All Menon's patient's are to-day set out upon the road
to recovery. Hipponax, his rival, has been less fortunate. A wealthy and
elderly patient, Lycophron, died the day before yesterday. As the latter
felt his end approaching, he did what most Athenians may put off until
close to the inevitable hour—he made his will, and called in his friends
to witness it; and one must hope there can be no doubt about the
validity, the signets attached, etc., for otherwise the heirs may find
themselves in a pretty lawsuit.
The will begins in this fashion: "The Testament of
Lyophron the Marathonian.
May all be well:—but if I do not recover from this sickness, thus do I
bestow my estate." Then in perfectly cold-blooded fashion he proceeds to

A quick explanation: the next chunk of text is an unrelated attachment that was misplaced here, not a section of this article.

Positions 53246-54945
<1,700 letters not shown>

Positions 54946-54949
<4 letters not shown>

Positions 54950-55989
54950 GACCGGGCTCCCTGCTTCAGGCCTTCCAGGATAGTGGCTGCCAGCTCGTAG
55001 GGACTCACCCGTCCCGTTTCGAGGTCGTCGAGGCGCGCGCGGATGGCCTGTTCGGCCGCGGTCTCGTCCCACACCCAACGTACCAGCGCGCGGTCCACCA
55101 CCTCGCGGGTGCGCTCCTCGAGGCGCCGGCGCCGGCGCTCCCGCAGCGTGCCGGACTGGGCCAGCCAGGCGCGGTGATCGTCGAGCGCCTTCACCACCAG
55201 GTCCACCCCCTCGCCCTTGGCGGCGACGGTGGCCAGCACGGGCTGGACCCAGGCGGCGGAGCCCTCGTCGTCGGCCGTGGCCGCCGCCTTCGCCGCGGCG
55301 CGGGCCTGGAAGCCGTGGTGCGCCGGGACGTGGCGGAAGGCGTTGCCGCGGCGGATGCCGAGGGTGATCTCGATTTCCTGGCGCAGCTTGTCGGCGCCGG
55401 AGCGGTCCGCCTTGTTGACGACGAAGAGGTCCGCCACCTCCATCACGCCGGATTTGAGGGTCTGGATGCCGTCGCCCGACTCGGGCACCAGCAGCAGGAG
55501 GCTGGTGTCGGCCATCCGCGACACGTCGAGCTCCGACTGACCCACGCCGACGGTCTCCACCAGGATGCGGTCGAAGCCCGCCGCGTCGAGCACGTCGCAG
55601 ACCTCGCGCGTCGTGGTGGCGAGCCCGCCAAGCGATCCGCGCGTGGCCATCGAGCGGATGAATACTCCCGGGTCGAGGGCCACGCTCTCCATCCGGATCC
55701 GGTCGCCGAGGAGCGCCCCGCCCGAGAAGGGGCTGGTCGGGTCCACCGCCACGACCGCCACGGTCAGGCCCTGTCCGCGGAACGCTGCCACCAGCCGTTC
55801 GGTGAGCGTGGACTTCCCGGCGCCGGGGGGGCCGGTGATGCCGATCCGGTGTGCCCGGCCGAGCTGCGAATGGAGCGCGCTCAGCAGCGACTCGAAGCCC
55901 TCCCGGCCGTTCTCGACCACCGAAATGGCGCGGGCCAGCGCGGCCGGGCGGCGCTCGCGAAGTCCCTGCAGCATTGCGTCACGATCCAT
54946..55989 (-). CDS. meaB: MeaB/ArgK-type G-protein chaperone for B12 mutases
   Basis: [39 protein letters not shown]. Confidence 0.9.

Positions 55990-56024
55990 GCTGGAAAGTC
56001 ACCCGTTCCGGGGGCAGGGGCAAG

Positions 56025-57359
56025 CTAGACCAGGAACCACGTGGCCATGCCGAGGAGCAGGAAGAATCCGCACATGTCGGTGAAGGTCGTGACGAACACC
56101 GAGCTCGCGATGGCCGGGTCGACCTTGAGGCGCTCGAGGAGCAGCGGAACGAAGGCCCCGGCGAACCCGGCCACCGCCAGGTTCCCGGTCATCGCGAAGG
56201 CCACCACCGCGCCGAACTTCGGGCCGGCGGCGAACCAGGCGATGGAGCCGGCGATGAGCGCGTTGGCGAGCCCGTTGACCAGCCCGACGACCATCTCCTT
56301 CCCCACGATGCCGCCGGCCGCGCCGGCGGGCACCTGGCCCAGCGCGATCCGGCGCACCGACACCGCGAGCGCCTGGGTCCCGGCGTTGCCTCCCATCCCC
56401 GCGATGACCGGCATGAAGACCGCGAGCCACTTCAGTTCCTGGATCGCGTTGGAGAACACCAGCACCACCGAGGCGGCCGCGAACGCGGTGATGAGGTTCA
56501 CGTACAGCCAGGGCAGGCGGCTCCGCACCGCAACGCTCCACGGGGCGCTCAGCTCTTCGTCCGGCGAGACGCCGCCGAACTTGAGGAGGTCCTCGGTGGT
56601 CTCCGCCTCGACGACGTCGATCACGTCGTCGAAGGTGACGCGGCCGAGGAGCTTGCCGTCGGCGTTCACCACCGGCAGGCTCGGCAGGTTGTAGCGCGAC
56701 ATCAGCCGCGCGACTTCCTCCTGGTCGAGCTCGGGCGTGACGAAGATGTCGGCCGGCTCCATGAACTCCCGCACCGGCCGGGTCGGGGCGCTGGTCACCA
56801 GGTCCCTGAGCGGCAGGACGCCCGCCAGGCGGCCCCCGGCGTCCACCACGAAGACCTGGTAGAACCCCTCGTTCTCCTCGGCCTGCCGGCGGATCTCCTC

give his young wife and the guardianship of his infant daughter to
Stobiades, a bachelor friend who will probably marry the widow within
two months or less of the funeral. Lycophron gives also specific
directions about his tomb; he gives legacies of money or jewelry to
various old associates; he mentions certain favorite slaves to receive
freedom, and as specifically orders certain others (victims of his
displeasure) to be kept in bondage. Lastly three reliable friends are
names as executors.